Saturday, December 27, 2014

Lamb Hash

Friday December 26
Today just felt like Sunday, rather than Boxing Day.  After yesterday's fress, we wanted to lighten up a bit, so we threw together a lamb hash with the leftovers from a week ago: onions, turnips, potatoes, and the gristlier bits of meat, each whizzed up in the robot-coupe, as here.  Again, the spice came from a little of our own grain mustard, but the herb was parsley instead of thyme. 

An optional, but traditional, adornment is sauce tomate américaine, i.e. ketchup.

Unsmoked Duck Breasts with Turnip Gratin

Thursday December 25
We've been telling everyone that if the weather allowed, we were going to smoke a duck for Christmas.  Today we walked out to the garage to set up the smoker, and found that we had herb twigs, wood chips, and everything - except charcoal.  So rather than drive out to yet another grocery store (enough of that yesterday), we decided to go another way.  
Holt broke down the duck, with the breasts curing in salt, thyme, and allspice for tonight, the legs and trimmings for crispy parcels tomorrow, the spare skin for grievenes, and all the rest for the stockpot.

Our side dish was a good counterpoint to rich, oily duck: rich, creamy turnip gratin.  We tweaked the original recipe a bit.  We used under 2 pounds of white turnips from the last farmer's market, nutmeg instead of cayenne, and did its first stage of cooking in the oven for 10 minutes UNcovered (contrary to the original recipe), using duckfat instead of butter, which gave it lovely crispy edges as well as browning the bottom.
As for the duck breasts, once the turnip gratin was resting, we seared them in duckfat and butter for 2 mins. per side, then added a little duck broth and cooked under cover until they came to 135º in center.  They rested a bit while we added chopped green peppercorns in brine and dried pink peppercorns to the juices in the pan, for that Christmassy feel.  Deglazed with a touch of white wine, and poured the sauce over the meat.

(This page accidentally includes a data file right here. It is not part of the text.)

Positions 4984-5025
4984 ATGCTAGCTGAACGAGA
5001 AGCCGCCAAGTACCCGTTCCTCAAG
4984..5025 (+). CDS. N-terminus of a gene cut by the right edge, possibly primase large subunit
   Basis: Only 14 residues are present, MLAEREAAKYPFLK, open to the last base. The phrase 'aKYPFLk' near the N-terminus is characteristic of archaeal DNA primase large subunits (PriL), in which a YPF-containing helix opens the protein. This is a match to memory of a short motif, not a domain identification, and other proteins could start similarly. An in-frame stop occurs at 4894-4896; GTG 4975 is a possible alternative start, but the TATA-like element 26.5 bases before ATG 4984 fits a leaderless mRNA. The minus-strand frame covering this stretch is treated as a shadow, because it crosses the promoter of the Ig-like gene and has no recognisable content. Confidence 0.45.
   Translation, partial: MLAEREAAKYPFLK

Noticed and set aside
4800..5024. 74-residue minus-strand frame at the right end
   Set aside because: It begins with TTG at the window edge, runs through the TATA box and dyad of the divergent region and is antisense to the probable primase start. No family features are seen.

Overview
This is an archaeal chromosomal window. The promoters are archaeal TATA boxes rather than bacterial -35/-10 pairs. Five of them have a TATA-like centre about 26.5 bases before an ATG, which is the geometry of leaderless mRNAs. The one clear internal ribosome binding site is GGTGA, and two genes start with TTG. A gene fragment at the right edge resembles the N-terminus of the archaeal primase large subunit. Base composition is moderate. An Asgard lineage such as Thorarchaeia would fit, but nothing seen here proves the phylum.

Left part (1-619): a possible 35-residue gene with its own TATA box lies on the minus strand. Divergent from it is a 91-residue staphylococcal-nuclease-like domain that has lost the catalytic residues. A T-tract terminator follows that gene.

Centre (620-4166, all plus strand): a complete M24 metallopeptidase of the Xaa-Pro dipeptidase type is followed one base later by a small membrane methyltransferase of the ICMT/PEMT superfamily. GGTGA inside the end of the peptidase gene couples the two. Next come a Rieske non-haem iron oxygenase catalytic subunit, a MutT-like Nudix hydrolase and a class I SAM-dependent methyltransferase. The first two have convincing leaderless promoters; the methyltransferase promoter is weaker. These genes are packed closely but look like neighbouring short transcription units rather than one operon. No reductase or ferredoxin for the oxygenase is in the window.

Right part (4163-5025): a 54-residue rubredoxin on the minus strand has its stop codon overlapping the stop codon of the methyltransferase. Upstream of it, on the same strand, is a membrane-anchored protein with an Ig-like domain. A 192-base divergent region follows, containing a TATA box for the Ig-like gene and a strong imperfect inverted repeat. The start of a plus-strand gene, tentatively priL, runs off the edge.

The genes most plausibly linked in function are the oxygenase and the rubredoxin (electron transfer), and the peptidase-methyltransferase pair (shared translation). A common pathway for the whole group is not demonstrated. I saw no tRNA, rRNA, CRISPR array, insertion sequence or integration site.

Served with cranberry chutney, it was so seasonal, you could plotz.

Crab Latkes, I mean Cakes

Wednesday 24 December
We know that it's not Chanukah any more, and crab is trafe.  But tonight is la Vigilia, which in Italian America is usually the Feast of Seven Fishes.  Karen recently reminded Barbara that the only fish dish Ralph always made on Christmas Eve was lobster salad.  So in his honor, tonight we celebrated the Feast of One Fish, and that one was a crustacean. 

We got home early, so Holt had the chance to make his famous crabcake recipe in advance (stinting on the mayonnaise but adding a little pickled red pepper, as well as celery and scallion) and let the breaded cakes sit in the fridge for about an hour before frying.  And you know, they did seem to hold together better during the frying process.
They were amazingly and deliciously served with a salad of tiny reseeded lettuces and arugula that Barbara gathered tonight out of the wintry garden, dressed simply with basil oil and lime juice.